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I see JeffE mentioned the existence of a faculty mentor in his comment on this question, so I am wondering if there is usually a faculty mentor for every junior professor (e.g., newly hired untenured profs). If yes, what are their roles?

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    In my institution: formally never, practically in some cases. However, unofficially I would assume most entry-level profs have some go-to experienced prof that they ask for advice here and there. – xLeitix Jul 30 '14 at 5:51
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It's rapidly becoming the norm at least at larger research universities (R1s) for all junior faculty to have assigned mentors from the senior faculty. At smaller institutions, they may not be assigned and so junior people have to find a mentor themselves from within the college, go externally, use their thesis adviser as a continuing mentor, or choose not to get mentored altogether.

I'm currently serving as a senior faculty mentor to a junior colleague (I was assigned this person by my Chair) and am an informal mentor to two others. As I see it, my roles are to:

  • Show an active interest in my colleague's work. Read their published and unpublished work. Go to their internal talks and try to go to their annual conference talks. Provide feedback.
  • Serve as a soundingboard for my colleague -- which journal should they publish in, should they change the structure of their article, what should their publishing schedule be. Suggest, but don't direct.
  • Serve as an advocate for my colleague at senior faculty meetings and to the university at promotion and tenure time
  • Take the colleague out for lunch from time to time.

In general, try to be a decent human being to them. Especially at the larger R1s, decent human beings are rare so this takes quite an effort. :-)

Note that I've seen a lot of bad mentoring by senior faculty. I'm not sure if they do this because of spite or because they are Evil People®. In my mind, bad mentoring is worse than no mentoring, so I'm not sure if mandatory mentoring programs such as at my institution are a good idea.

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    It's rapidly becoming the norm at least at larger research universities — [citation needed] I'd love for this to be true, but my impression is that faculty mentors are still relatively rare. – JeffE Jul 30 '14 at 22:11
  • I see it at the R1s where I work and circulate. I can hedge that statement more if you like. In any case, most provosts are trying to create the facade that faculty mentoring is occurring although as I note in my last paragraph, quality is very uneven. – RoboKaren Jul 31 '14 at 0:38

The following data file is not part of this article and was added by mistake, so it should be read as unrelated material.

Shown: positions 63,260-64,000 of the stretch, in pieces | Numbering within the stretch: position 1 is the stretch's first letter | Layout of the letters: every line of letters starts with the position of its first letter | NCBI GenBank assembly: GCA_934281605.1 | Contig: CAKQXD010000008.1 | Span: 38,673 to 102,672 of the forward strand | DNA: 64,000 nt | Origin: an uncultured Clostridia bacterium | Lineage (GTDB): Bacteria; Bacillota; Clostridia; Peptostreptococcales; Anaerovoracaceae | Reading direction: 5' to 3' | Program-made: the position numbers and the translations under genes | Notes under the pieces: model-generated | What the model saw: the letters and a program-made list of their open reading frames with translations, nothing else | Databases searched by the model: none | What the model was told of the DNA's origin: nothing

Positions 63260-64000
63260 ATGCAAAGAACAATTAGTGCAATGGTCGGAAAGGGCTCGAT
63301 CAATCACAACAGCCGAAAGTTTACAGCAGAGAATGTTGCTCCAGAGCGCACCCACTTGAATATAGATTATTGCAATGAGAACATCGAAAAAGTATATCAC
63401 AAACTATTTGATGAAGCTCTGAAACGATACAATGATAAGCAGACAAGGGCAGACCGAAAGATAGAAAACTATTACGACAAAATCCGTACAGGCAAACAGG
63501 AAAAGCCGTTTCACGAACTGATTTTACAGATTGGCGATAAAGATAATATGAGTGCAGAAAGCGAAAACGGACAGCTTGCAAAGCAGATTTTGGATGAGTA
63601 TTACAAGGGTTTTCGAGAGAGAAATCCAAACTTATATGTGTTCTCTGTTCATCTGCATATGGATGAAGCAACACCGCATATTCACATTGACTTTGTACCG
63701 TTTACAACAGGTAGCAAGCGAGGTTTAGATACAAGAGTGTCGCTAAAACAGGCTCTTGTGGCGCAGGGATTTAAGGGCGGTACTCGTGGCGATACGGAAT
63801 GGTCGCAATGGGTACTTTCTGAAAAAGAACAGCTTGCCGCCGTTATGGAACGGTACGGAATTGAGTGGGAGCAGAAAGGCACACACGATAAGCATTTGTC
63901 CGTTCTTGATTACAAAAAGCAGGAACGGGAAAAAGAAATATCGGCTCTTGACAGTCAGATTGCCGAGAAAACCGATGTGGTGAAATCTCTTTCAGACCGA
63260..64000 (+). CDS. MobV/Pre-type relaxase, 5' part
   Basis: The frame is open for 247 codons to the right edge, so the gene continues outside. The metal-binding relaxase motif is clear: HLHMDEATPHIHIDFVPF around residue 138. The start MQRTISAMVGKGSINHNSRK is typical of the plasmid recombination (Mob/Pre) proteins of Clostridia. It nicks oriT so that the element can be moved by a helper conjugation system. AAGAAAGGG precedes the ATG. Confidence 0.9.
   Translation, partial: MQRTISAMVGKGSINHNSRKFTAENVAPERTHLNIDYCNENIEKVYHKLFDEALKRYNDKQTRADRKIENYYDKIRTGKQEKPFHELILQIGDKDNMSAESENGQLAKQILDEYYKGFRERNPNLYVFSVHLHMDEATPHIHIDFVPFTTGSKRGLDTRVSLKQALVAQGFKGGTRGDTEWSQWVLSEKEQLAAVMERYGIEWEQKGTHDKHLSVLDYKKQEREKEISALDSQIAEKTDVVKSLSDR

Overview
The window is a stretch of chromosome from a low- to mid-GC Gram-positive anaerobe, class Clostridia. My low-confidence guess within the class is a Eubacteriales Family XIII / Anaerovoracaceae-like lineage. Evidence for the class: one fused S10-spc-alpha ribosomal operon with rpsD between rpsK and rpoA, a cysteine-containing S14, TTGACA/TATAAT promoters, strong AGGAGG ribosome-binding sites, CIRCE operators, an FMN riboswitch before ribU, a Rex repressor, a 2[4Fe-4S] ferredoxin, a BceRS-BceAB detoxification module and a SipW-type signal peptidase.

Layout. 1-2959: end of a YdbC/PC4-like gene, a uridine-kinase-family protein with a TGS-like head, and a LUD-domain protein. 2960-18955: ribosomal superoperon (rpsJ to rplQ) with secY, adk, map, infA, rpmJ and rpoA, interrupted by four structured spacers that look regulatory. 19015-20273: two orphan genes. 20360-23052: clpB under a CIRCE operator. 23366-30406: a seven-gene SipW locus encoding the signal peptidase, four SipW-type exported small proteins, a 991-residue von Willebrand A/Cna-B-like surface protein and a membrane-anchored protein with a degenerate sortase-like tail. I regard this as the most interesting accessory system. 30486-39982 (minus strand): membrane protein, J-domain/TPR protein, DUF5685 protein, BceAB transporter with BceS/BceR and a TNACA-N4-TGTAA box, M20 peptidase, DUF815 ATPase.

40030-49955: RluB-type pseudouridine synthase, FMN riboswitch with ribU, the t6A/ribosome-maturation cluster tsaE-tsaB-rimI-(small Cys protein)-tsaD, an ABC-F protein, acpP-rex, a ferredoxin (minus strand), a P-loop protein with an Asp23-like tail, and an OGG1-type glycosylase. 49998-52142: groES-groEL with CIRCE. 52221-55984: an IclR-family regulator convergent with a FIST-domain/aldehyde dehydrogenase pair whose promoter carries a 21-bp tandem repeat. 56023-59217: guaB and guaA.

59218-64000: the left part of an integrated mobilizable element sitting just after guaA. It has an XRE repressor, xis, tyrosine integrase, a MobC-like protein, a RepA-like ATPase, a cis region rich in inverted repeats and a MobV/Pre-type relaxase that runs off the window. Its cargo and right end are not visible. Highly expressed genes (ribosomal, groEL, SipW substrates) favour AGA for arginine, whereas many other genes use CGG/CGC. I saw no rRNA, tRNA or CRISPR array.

• From what I've heard, a statement like "It's … becoming the norm … for all junior faculty to have assigned mentors", has already been hedged enough to be true. Whether the assignment necessarily translates into any meaning mentoring is another question. – Mark Meckes Jul 31 '14 at 8:03
  • I see it in some departments at my R1, but not enough to call it a "norm". – JeffE Jul 31 '14 at 13:06
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This will be a slightly different persepctive from RoboKaren's. I work in a small American liberal arts college in a small department. We have five tenure lines split between math and CS. My college does assign mentors to new faculty who are given funds to take the mentee out to lunch a couple of times. What is different from an R1 setting is that the mentors are specifically and intentionally from very different departments. These assignments come from the Faculty Development Office. Mine is from history.

A few thoughts about what advantages having a mentor from an outside department may have:

  • An outside mentor helps navigate the politics of a small department by knowing everyone involved but not being part of the situation.

  • A lot of what the mentor gives is insight into navigating the college's structures and politics that are independent of departmental affiliation. For example, the relative workload of the various college-wide committees.

  • It helps get you outside of your own department to meet people from across the college. In a small town in a small college this social role is more important than you might imagine.

What this model does not accomplish is any sort of discipline specific mentoring on research or teaching. Those matters are left to informally acquired mentors and friends. This system may not be the Platonic ideal of mentoring but it does accomplish some good without too much bad.

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